8. 8. Anaphase <ul><li>Anaphase is the shortest phase of Mitosis. </li></ul><ul><li>The two sister chromatids split to form chromosomes. </li></ul><ul><li>The two chromosomes move to opposite ends of the cell as the kinetochores shorten </li></ul><ul><li>The cell elongates </li></ul><ul><li>At the end of anaphase each side of the cell has equal amounts of chromosomes. </li></ul>Quit
  9. 9. Telophase <ul><li>Two daughter nuclei begin to form in the cell and nuclear envelopes begin to form. </li></ul><ul><li>Chromosomes become less condensed. </li></ul><ul><li>Mitosis: The division of one nucleus into two genetically identical nuclei, is now complete. </li></ul>Quit
  10. 10. Cytokinesis <ul><li>The division of the cytoplasm usually begins during late telophase, so two daughter cells appear shortly after mitosis. </li></ul><ul><li>In animals cytokinesis involves a cleavage furrow, which pinches the cell in two. </li></ul>Quit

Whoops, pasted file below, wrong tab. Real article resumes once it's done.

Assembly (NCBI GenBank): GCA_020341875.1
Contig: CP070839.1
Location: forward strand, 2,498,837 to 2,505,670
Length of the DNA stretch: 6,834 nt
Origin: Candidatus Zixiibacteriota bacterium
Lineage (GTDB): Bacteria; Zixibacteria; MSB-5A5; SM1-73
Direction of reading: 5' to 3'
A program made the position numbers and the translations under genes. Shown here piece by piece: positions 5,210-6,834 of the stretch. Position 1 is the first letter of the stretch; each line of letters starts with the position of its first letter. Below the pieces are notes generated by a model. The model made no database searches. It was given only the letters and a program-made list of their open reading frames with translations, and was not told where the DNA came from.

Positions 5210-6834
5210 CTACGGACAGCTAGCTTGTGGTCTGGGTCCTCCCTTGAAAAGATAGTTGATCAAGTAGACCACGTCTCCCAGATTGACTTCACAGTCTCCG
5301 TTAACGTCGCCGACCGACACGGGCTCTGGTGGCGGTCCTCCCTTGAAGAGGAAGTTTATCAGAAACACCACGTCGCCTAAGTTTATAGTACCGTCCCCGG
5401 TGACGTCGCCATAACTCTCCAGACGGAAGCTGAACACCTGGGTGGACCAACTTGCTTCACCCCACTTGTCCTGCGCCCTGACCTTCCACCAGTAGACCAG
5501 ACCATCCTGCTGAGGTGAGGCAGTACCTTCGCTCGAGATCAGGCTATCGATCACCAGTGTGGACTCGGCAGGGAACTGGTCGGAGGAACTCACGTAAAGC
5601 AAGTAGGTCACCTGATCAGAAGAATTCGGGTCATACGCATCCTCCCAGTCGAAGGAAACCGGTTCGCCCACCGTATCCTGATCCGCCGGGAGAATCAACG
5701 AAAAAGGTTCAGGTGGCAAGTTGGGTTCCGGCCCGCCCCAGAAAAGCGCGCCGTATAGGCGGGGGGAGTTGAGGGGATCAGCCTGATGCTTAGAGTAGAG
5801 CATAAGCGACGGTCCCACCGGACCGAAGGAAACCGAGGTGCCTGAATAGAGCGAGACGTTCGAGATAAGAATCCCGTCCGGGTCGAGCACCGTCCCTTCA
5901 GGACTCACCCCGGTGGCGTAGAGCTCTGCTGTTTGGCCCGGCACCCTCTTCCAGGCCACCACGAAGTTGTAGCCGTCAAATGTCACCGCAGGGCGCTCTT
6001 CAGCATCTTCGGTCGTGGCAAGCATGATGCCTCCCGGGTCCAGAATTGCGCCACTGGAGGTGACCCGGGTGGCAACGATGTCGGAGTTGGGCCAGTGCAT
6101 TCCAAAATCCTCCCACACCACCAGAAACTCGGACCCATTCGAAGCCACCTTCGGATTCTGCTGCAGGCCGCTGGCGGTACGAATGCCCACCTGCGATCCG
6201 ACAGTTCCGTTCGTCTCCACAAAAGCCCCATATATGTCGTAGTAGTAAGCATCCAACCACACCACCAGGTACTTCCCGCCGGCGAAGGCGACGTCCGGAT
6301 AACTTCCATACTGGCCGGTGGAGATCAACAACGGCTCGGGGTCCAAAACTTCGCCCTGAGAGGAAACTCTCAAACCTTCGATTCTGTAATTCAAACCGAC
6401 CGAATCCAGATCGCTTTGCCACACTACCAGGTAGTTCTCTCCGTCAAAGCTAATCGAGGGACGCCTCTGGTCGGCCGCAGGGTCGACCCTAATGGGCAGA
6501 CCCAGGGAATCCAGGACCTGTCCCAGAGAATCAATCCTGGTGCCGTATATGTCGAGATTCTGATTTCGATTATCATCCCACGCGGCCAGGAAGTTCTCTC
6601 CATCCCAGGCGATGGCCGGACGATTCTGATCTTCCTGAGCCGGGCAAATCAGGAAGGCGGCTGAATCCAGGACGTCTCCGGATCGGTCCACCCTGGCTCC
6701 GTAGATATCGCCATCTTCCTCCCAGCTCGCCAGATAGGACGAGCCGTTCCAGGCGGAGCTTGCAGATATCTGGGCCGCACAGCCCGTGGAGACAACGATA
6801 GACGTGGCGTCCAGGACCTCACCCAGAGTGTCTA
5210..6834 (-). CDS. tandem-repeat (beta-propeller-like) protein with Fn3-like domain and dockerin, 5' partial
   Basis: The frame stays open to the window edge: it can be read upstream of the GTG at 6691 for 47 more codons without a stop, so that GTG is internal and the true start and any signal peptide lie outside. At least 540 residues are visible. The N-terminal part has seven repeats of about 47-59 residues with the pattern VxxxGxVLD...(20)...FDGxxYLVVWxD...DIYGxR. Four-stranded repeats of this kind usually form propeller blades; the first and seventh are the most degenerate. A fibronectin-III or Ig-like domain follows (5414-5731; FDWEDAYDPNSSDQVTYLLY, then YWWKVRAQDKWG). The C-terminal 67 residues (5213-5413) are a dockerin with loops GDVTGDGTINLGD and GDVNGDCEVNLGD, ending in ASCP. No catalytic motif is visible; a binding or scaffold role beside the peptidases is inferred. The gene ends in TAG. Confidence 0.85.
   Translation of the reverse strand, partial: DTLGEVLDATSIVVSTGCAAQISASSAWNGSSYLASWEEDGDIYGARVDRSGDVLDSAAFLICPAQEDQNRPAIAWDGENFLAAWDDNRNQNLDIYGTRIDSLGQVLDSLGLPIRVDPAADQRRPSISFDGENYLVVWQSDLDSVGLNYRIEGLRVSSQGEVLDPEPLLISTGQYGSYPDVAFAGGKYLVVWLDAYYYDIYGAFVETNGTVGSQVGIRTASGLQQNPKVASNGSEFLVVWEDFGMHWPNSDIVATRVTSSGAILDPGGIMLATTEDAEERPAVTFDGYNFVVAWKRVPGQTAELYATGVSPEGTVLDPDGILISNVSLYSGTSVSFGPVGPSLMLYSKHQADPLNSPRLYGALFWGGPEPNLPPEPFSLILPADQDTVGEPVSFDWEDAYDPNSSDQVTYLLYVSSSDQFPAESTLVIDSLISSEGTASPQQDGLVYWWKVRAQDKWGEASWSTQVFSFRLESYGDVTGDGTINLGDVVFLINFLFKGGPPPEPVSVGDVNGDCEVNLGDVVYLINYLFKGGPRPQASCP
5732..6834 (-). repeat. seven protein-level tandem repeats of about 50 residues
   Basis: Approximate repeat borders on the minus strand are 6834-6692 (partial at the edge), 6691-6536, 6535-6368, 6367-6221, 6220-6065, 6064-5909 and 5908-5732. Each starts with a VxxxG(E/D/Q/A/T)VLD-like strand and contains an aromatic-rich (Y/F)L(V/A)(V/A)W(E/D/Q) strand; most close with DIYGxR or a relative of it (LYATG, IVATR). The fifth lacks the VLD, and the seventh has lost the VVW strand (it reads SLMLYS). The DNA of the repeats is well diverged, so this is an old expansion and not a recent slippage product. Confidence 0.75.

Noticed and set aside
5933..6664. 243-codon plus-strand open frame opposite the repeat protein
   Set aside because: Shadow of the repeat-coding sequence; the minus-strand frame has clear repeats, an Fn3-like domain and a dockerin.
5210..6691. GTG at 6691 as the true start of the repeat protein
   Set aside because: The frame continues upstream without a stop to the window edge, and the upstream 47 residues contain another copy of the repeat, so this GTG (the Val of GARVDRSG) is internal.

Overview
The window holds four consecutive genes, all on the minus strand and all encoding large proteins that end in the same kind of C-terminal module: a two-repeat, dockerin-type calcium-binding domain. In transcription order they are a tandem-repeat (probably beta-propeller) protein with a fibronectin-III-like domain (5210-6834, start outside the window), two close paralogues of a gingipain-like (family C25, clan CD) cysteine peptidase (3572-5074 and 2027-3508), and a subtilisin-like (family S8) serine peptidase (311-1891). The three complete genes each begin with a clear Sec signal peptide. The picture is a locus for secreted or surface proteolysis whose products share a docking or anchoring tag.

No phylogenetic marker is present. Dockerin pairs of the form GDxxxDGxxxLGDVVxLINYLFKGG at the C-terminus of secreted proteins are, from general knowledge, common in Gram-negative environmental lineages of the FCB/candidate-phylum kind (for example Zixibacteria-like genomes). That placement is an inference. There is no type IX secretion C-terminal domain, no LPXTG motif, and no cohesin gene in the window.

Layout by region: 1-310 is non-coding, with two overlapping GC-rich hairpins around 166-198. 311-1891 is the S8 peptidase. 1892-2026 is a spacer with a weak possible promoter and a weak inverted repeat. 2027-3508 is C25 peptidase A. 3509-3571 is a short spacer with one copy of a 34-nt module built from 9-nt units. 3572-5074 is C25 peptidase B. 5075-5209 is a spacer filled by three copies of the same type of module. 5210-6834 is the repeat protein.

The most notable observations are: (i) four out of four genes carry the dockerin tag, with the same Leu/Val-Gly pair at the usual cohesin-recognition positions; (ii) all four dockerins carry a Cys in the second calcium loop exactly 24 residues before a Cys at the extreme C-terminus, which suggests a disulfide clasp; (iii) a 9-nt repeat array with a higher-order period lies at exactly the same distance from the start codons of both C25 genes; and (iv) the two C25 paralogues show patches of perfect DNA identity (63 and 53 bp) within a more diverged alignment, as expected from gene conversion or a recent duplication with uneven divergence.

11. 11. Why Mitosis? <ul><li>Mitosis allows for the reproduction of multiple identical cells. </li></ul><ul><li>This allows for new skin cells to be produced when old ones fall off or wounds to be repaired. </li></ul><ul><li>Mitosis also plays a role in ones growth and development. </li></ul><ul><li>VIDEOS </li></ul><ul><li>- http:// www.youtube.com/watch?v =VlN7K1-9QB0 </li></ul><ul><li>- http://www.youtube.com/watch?v=s1ylUTbXyWU </li></ul><ul><li>Interactive Animation </li></ul><ul><li>- http:// www.cellsalive.com/mitosis.htm </li></ul>Quit
  12. 12. The Author <ul><li>Hello, My name is Jon. I am a student at Grand Valley State University. I am studying for a secondary education degree with a major in biology and a minor in chemistry. I love to be outside and enjoy participating in many different sports, including wakeboarding. </li></ul><ul><li>EMAIL ME </li></ul>Quit
  13. 13. Resources <ul><li>-Biology 7 th Edition. 2005. Campbell and Reece </li></ul><ul><li>- Google Images </li></ul><ul><li>http://images.google.com/imghp?hl=en&tab=wi </li></ul><ul><li>Interactive Animation </li></ul><ul><li>http://www.cellsalive.com/mitosis.htm </li></ul><ul><li>Videos </li></ul><ul><li>http:// www.youtube.com/watch?v =VlN7K1-9QB0 </li></ul><ul><li> http:// www.youtube.com/watch?v =s1ylUTbXyWU </li></ul>Quit